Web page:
: Facing the biggest inflation surge in 30 years, shoppers expect to spend 12% more this holiday season

United States

It isn’t Thanksgiving yet, but more people are racing to spend more on their holiday shopping — and that’s just compared to a couple months ago.

Holiday shopping plans are already piping hot while many frozen turkeys thaw ahead of Thursday’s big meal, according to a new survey from Deloitte, the consulting firm.

That’s because shoppers are factoring supply chain woes and price inflation into their plans, the 1,200-person survey shows.

This year, Deloitte said consumers will spend an average $ 448 in the Nov. 25 to Nov. 29 period, which includes Black Friday. That’s a 12% jump from $ 401 that consumers were estimated to spend during the same timeframe a year ago, Deloitte said.

Consumers will spend an average of $ 448 from Nov. 25 to Nov. 29, which includes Black Friday, up 12% on a year ago.

Seven in ten people began their holiday shopping before Halloween, the survey said. That’s up from 66% last year and 61% in 2019, it noted.

These quick-moving shoppers are acting now to avoid slim pickings later, with 70% saying they want to avoid out-of-stock notices. A year ago, 55% said they were shopping quickly to ensure they got the gifts on their wish list.

Deloitte conducted the survey in late October, the same month the pace of inflation reached a 31-year high. The poll participants were well aware of rising prices, but ready to spend and bear it.

35% of consumers say they’ll spend more money

More than one-third (35%) said they will be spending more versus what they planned even a month or two earlier. Among this group opening their wallets even wider, 41% say they are doing it because of higher prices.

By comparison, when Deloitte researchers asked the same question last year, less than a quarter (23%) said they were planning to spend even more for the holidays than they were thinking several months earlier.

The survey shows an appetite to spend, and it’s not all due to rising food costs ahead of Thanksgiving. A turkey and trimmings for a party of 10 will cost $ 53.31 on average, a 14% rise from last year, according to an American Farm Bureau Federation survey.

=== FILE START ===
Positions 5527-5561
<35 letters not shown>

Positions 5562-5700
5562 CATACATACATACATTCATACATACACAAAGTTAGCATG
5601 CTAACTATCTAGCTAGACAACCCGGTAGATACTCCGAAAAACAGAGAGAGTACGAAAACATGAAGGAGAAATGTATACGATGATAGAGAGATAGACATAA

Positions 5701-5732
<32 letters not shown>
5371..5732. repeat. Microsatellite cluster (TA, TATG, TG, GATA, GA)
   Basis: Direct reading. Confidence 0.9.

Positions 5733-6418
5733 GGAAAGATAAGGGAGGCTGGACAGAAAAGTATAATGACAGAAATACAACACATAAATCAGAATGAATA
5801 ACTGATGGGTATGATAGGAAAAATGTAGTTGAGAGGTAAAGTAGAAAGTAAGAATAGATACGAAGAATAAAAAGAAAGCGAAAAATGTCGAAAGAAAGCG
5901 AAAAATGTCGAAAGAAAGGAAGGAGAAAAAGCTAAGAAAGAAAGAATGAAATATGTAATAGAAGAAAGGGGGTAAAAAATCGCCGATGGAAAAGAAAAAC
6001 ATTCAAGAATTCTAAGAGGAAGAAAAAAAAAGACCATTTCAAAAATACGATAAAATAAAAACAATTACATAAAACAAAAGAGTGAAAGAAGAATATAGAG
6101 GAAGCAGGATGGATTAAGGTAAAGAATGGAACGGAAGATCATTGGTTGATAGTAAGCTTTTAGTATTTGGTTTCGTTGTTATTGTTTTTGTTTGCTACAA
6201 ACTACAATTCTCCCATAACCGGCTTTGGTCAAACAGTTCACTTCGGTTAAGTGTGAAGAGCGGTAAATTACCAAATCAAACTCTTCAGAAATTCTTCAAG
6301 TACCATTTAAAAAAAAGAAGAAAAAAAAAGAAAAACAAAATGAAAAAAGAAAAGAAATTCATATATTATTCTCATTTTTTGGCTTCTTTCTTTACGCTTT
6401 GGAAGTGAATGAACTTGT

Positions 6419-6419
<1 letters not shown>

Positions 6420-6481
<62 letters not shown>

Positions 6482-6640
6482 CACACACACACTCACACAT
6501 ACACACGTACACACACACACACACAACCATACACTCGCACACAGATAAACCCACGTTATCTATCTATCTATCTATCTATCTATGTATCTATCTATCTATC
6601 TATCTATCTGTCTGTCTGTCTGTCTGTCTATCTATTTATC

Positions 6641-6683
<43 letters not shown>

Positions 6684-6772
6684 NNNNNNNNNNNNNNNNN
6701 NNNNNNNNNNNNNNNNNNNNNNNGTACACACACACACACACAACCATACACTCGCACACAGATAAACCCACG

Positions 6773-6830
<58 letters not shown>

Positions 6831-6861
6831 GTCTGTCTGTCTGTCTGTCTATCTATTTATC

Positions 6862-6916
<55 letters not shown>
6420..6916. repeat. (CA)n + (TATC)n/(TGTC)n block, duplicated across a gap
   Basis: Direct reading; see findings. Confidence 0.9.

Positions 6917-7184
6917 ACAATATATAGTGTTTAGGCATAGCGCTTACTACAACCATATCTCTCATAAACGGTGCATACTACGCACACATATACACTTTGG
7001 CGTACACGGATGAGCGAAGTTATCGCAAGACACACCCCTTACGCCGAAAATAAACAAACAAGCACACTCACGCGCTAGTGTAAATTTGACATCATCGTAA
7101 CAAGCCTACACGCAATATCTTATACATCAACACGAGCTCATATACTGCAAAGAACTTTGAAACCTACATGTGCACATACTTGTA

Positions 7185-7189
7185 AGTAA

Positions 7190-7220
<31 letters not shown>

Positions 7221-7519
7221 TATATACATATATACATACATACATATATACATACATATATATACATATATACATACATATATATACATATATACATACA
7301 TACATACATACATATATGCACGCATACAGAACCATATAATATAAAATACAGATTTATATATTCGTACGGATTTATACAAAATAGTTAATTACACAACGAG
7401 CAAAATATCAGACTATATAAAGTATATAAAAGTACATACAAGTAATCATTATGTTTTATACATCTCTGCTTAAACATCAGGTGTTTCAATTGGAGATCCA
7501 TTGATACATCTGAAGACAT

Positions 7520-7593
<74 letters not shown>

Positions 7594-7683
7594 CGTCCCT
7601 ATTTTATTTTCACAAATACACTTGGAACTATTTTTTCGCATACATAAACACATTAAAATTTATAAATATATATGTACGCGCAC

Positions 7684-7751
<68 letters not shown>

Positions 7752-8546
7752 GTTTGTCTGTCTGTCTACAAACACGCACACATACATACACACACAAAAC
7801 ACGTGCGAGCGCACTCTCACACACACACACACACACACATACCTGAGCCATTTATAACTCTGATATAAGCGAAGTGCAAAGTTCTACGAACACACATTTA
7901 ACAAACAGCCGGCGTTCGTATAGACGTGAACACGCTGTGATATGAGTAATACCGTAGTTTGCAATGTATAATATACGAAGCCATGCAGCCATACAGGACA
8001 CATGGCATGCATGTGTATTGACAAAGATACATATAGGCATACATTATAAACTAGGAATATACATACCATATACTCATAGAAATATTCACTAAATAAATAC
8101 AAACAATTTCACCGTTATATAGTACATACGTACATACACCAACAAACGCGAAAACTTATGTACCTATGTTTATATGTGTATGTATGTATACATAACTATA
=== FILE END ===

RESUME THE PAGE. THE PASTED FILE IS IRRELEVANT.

Other numbers also point to a holiday season shopping splurge. Retail sales jumped 1.7% in October, topping expectations.

Other numbers also point to a holiday season shopping splurge. Retail sales jumped 1.7% in October, topping expectations. The numbers from the U.S. Census Bureau showed the biggest gain since March, fueled in a large part by stimulus checks.

Looking ahead, the National Retail Federation is projecting a record holiday season that could range between $ 843.4 billion and $ 859 billion.

One gauge on consumer mood released last week showed shoppers plowing ahead with their spending plans, despite inflation headwinds.

Roughly two-in-ten people said they are spending more than usual, according to the Ipsos-Forbes Advisor U.S. Consumer Confidence Tracker. Roughly the same share of people say they are increasingly using their credit cards and borrowing, the poll said.

The Deloitte survey also points to the credit-card hangover that could be coming next year. More than one-third of the survey participants said they would use their credit card to “stretch” their holiday budget.

Consumer credit card debt grew $ 17 billion in the third quarter, according to the Federal Reserve Bank of New York. Credit-card debt grew by the same amount in the second quarter, the central bank said.